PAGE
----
The day after Thanksgiving isn't typically considered a big day in the stock markets, as many traders take a four-day weekend in observance of the holiday. But despite low volumes and a shortened trading session, stocks rose sharply today. The Dow Jones Industrial Average (INDEX: ^DJI) finished the day up 173 points, or 1.35%, breaching the 13,000 level.
To say that it's been an eventful week for HP would be an understatement. On Tuesday, shares in the personal-computer and printer maker were down sharply after the company reported its fiscal fourth-quarter earnings. An $8.8 billion goodwill writedown was largely to blame for the disappointing results.
In the wake of these results, accusations have been flying among HP's current and former executives, its accounting firm, and Autonomy, the U.K. software company HP acquired in 2011 on the basis of allegedly manipulated books. HP's CEO Meg Whitman said an internal investigation of the acquisition revealed "serious accounting improprieties" and "outright misrepresentations."
In response, HP's CEO at the time of the acquisition, Leo Apotheker, defended his role in a letter to The Wall Street Journal saying (emphasis added): "The alleged improprieties apparently came to light only after an internal whistleblower raised the issue in the spring, well after my departure."
For his part, Autonomy's founder and former CEO, Michael Lynch, retorted: "We completely reject the allegations. ... I can't understand how you can write down $9 billion of value and say something you didn't notice when you did due diligence with 300 people."
And finally, Deloitte Touche, the prestigious accounting firm that gave Autonomy a clean bill of health in the lead-up to the acquisition, is now in the crosshairs. While HP hasn't leveled accusations against the firm, the SEC has reportedly launched an investigation into the deal, and a former SEC chief accountant told That Wall Street Journal that "it's tough to say something isn't going on with Deloitte."
Retail stocks are also up
Beyond the tech sector, shares in retailers like Wal-Mart (NYS: WMT) , Target (NYS: TGT) , and Costco (NAS: COST) all rose today. In an effort to extend the shopping season, many of the country's largest retailers opened their doors last night to shoppers looking for deals. Wal-Mart opened at 8 p.m., and Target flung open its doors at 9 p.m. According to The Wall Street Journal, "Despite an outcry from traditionalists and some employees, the gambit appeared to be paying off with lines around stores at many locations."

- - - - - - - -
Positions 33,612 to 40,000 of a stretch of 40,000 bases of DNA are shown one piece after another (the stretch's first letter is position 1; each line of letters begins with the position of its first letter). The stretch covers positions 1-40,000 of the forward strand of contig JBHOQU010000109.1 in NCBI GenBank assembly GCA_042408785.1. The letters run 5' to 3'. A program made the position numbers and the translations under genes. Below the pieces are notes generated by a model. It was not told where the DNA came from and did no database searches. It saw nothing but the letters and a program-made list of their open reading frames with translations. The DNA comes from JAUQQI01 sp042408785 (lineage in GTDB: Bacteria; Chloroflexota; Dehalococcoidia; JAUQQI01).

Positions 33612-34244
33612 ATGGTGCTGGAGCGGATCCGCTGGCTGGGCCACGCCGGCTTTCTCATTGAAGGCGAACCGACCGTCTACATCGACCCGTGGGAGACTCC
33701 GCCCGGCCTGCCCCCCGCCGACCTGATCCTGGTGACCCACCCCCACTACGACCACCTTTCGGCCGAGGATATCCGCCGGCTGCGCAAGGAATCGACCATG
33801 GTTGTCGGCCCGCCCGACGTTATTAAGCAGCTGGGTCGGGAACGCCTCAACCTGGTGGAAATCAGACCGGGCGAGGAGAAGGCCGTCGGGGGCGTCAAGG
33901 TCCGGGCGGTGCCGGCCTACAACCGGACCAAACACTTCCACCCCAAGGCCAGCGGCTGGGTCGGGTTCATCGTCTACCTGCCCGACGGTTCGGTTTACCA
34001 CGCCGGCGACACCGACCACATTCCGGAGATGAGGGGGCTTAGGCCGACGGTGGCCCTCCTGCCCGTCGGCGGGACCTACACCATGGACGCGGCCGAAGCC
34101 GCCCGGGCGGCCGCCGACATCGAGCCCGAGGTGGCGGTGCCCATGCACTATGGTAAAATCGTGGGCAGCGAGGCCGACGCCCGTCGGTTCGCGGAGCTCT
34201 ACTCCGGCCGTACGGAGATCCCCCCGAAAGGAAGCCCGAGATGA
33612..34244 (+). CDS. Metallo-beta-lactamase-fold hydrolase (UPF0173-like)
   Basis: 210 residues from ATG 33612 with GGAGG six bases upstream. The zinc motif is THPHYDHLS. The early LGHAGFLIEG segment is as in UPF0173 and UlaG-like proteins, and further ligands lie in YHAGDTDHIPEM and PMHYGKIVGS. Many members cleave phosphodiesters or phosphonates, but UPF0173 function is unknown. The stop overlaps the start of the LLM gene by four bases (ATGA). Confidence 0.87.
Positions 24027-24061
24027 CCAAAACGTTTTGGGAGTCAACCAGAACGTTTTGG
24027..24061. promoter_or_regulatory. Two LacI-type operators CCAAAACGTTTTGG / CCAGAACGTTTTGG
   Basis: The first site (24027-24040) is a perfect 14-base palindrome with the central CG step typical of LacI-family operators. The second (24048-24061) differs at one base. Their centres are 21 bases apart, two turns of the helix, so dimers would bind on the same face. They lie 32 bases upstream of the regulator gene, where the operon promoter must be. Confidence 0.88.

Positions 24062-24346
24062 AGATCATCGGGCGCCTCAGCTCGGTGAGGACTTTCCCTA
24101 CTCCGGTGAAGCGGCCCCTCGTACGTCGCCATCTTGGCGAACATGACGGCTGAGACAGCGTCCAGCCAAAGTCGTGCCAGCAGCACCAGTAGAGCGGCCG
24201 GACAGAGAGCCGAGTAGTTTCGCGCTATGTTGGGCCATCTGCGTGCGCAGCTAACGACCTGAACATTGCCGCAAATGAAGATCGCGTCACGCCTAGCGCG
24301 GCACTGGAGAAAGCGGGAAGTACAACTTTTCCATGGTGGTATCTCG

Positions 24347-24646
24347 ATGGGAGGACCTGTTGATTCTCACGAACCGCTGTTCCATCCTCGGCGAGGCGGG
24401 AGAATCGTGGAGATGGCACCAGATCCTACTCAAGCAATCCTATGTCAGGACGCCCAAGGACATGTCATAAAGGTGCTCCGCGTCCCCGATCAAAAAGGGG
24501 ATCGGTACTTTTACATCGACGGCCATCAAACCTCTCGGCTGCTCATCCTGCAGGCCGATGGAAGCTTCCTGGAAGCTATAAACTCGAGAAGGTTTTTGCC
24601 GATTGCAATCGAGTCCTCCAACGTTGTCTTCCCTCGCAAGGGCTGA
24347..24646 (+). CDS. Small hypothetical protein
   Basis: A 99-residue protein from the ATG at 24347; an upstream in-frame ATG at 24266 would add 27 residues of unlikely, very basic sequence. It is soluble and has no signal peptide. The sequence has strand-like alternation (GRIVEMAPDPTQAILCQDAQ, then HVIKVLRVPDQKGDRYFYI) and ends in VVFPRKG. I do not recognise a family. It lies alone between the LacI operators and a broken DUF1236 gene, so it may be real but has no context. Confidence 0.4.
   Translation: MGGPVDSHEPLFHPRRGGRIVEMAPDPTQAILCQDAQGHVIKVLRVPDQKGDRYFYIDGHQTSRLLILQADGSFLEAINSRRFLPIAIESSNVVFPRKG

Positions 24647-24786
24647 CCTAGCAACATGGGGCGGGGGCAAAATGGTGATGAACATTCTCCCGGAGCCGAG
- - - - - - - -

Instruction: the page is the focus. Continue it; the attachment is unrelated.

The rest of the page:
Many analysts are expecting a better holiday shopping season this year than last. The housing recovery now appears to be well underway, improving the balance sheets of everyday consumers, and consumer confidence is responding in kind. The Bloomberg Consumer Comfort Index showed that the share of households saying the economy will improve rose to 37% from a historic low last year.
More specifically, the National Retail Federation estimated that holiday sales will increase by 4.1% this year and that 147 million shoppers are expected to hit the stores over the upcoming weekend.
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The article Why the Dow Soared After Thanksgiving originally appeared on Fool.com.
John Maxfield has no positions in the stocks mentioned above. The Motley Fool owns shares of Costco Wholesale and Microsoft. Motley Fool newsletter services recommend Costco Wholesale and Microsoft. Try any of our Foolish newsletter services free for 30 days. We Fools may not all hold the same opinions, but we all believe that considering a diverse range of insights makes us better investors. The Motley Fool has a disclosure policy.